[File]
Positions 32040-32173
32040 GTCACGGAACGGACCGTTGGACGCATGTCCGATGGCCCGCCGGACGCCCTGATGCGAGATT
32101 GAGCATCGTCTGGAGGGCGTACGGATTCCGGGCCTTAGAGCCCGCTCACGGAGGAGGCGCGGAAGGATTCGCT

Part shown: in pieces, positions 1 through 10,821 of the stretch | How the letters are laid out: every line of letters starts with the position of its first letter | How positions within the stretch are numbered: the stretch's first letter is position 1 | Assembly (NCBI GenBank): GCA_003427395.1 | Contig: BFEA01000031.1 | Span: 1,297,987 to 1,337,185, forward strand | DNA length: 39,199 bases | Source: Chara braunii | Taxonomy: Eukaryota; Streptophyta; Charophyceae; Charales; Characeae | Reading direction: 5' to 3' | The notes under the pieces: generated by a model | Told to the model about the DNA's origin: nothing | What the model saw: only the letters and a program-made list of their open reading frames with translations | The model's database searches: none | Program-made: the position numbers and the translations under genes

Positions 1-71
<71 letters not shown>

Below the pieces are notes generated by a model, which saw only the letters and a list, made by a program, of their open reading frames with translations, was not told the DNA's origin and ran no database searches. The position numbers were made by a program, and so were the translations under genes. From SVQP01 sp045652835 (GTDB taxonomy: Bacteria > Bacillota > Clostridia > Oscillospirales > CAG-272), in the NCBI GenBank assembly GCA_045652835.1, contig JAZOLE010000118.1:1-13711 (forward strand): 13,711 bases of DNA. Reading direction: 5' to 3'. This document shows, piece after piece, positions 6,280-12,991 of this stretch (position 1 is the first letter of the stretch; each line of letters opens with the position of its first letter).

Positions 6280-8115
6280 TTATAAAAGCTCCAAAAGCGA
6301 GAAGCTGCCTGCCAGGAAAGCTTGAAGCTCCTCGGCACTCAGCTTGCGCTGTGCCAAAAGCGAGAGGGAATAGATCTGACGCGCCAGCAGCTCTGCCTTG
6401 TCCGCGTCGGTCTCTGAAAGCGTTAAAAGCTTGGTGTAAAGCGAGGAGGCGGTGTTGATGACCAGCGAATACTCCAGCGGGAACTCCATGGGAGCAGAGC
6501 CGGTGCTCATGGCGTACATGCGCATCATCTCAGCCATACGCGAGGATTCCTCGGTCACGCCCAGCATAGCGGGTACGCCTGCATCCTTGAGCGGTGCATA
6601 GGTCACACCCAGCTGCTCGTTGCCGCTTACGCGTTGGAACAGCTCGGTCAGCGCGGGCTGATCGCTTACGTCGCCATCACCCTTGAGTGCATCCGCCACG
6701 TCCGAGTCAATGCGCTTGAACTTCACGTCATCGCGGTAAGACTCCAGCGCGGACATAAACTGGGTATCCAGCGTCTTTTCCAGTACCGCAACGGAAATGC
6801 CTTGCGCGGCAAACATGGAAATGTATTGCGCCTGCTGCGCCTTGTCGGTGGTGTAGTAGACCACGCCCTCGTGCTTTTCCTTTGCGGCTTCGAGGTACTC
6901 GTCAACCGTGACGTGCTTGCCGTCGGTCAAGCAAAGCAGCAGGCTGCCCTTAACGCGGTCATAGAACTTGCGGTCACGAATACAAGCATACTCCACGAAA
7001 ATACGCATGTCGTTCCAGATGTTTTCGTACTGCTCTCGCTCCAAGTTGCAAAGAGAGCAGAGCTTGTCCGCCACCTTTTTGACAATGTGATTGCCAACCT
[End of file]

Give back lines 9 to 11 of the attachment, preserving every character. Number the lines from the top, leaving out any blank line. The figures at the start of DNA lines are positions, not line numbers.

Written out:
6280 TTATAAAAGCTCCAAAAGCGA
6301 GAAGCTGCCTGCCAGGAAAGCTTGAAGCTCCTCGGCACTCAGCTTGCGCTGTGCCAAAAGCGAGAGGGAATAGATCTGACGCGCCAGCAGCTCTGCCTTG
6401 TCCGCGTCGGTCTCTGAAAGCGTTAAAAGCTTGGTGTAAAGCGAGGAGGCGGTGTTGATGACCAGCGAATACTCCAGCGGGAACTCCATGGGAGCAGAGC